Last year I sold a house in Riverside to a developer and had another listing cancelled for lack of buyer interest. Riverside was a tough place to sell in 2019 which is unusual. This year Riverside is back and once again running neck and neck with Old Greenwich, a perennial favorite of buyers. Even in a time when people are looking for more space and larger houses, the village of Old Greenwich continues to attract buyers. One factor is the R-7 zone in both Riverside and Old Greenwich, which is mostly north of the Post Road, are smaller lots, but they look good to a family living in a small 2 bedroom apartment in NYC. Inventory is down for these two contiguous neighborhoods by a total of 49 listings to a total of only 118 listings. The average sale price is down in Old Greenwich, but took a big jump in Riverside up by $792K. Anytime you see a change like this, a large part is because of the mix of what is selling. Higher end houses with more space and more land are selling in Riverside, but we are also seeing higher sales price/sf a better indicator of an overall market move.

 

The Rapidly Changing Neighborhoods

                                Backcountry & Mid-Country

Last year we saw sales jump 30% in backcountry Greenwich and also go up in mid-country (which for GMLS data purposes goes all the way down to the Post Road). This year that trend is continuing. Mid-country is the new sweet spot in Greenwich with sales up 20 houses from last year and contracts up by 47 houses while inventory is down by 52 houses to only 187 listings. The average price, average price/sf and sales price to assessment ratio are all down, as motivated sellers are covering their bases just in case we do see a depression next year when their values might drop. While the stock market is at record levels and is not predicting a depression, it’s a good time for sellers to take some of their chips off the table.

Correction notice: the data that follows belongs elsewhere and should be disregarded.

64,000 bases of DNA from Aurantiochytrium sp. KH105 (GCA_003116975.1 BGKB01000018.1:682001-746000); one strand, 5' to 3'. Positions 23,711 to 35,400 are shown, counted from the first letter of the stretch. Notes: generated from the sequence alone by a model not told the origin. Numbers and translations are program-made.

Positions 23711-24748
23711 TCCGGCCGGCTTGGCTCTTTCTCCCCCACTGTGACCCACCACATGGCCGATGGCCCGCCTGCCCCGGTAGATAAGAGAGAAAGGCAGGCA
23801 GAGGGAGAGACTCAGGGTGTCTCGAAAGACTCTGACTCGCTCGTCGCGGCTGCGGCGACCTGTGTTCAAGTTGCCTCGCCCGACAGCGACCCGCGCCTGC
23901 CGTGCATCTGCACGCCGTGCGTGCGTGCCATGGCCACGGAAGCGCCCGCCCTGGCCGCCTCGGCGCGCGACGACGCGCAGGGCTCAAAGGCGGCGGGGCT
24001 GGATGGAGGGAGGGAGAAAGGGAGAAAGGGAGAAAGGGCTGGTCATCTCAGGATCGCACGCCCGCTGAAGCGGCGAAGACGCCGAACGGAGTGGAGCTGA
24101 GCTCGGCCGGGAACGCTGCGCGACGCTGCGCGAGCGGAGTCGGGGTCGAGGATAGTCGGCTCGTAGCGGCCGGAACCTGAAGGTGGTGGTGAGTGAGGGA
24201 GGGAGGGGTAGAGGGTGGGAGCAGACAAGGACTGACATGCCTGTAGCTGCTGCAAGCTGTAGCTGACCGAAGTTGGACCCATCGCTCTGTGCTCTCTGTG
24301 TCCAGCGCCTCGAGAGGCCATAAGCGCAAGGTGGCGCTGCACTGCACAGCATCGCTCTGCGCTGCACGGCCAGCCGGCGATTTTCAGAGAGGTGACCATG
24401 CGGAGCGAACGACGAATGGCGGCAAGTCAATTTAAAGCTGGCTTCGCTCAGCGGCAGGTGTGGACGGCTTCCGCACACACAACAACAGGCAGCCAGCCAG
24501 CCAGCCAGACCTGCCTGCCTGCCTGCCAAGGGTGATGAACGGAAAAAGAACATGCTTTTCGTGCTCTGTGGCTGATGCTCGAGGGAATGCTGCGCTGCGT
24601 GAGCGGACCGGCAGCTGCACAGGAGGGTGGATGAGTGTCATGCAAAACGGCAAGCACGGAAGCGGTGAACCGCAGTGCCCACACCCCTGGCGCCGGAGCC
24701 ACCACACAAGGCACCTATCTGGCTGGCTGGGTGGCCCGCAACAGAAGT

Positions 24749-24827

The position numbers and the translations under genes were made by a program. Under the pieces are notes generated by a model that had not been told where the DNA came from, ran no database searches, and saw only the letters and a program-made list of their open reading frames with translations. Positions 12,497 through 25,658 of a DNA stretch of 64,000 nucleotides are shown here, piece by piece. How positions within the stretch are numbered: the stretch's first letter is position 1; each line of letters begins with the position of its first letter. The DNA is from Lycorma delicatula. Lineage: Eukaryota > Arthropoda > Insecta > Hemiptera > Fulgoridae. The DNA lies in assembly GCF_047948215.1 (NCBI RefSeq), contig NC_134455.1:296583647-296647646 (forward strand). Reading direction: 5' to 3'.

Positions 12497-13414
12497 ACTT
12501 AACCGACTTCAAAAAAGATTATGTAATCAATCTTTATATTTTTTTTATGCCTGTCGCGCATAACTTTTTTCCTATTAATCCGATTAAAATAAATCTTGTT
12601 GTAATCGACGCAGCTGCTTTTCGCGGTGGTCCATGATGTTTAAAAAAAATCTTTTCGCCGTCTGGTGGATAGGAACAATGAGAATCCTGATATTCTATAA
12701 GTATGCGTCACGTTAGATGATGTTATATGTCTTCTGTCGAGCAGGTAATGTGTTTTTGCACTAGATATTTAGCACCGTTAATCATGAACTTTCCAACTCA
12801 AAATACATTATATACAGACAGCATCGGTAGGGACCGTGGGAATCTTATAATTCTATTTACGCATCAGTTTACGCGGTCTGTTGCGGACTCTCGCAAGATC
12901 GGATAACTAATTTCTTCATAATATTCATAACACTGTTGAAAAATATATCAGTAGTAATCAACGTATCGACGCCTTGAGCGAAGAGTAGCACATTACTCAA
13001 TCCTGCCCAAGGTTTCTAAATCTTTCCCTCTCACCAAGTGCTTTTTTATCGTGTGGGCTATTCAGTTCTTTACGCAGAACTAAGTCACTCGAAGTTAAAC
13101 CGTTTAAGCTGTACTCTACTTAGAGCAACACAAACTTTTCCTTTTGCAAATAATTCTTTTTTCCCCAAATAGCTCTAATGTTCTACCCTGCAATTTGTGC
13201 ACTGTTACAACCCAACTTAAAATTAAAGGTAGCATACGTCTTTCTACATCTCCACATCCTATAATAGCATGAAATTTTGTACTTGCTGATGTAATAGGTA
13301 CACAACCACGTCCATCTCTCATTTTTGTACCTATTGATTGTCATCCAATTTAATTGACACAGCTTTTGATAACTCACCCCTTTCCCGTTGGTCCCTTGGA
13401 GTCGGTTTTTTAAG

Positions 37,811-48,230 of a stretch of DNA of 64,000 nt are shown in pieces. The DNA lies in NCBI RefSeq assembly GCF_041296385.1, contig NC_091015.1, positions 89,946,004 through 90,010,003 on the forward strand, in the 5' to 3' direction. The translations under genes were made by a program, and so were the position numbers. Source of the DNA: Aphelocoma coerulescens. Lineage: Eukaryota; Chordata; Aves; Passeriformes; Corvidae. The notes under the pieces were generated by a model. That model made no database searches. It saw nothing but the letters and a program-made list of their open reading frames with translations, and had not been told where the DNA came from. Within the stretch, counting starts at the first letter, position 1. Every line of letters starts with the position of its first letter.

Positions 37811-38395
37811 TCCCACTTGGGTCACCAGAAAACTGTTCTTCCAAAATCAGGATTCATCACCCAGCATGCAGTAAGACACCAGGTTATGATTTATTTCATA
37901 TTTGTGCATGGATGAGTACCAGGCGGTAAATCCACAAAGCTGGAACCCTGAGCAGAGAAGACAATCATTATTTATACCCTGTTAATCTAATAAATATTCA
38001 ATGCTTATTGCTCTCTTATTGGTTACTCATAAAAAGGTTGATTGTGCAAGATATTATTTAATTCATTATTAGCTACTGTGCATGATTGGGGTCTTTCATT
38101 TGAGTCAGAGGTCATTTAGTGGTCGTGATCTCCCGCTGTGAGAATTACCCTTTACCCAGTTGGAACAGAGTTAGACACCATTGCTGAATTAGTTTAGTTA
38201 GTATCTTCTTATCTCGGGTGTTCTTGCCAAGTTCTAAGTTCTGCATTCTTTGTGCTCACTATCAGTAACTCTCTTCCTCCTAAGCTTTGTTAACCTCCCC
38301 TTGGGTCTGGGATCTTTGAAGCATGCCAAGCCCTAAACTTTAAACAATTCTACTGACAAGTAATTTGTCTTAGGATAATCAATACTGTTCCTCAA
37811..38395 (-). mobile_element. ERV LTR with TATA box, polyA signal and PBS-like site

In backcountry, sales are up 4 houses, but contracts are up 27 and listings are down 31. The result of all that is when you look at months of supply with contracts you only get 12.4 months of supply. Even if you just look at the actual sales months of supply, that is down 10.4 months from last year. People want land  and houses with amenities; backcountry is one of the best places to get that.

Cos Cob

Cos Cob has seen a strong rebound after being our neighborhood with the poorest results in 2019. Now 2019 results looked down in Cos Cob, because it had done so well in 2016-2018. In 2020, Cos Cob is back like those prior years.  Sales are up 10 houses and contracts are up 14 houses while inventory is down 10. This result in a competitive 9.3 months of supply. On the sales only side, months of supply is down 10.2 months of supply from last year to 11. 3 months of supply.

 

Higher density neighborhoods

Byram, Pemberwick and North Mianus have seen the greatest appreciation since the Tax Assessor last did a revaluation in 2015. Byram is actually up 33% from 2015 when you compare the sales price to the assessment ratio. Pemberwick is up 18% from 2015 when you look at the same assessment ratio. Lots of folks want to live in Greenwich and those are our most affordable areas. This year a combination of all this prior appreciation and a desire for more social distancing have made these three neighborhoods slower this year than last year.

In Byram, we have 14 listings and only 2 sales so far this year. In Pemberwick it is 8 listings and no sales. North Mianus was our hottest neighborhood last year, but this year months of supply are up 3 months from last years to 10 months of supply. If you throw in the 2 contracts pending and only 5 listings its drops to a very active 7.5 months of supply, it’s just not as hot as last year.

All three of these neighborhoods are small so a few sales would change things dramatically, but it is a little strange that these lower priced areas have not done as well so far this year, since the R-7 zones in Old Greenwich and Riverside are doing well.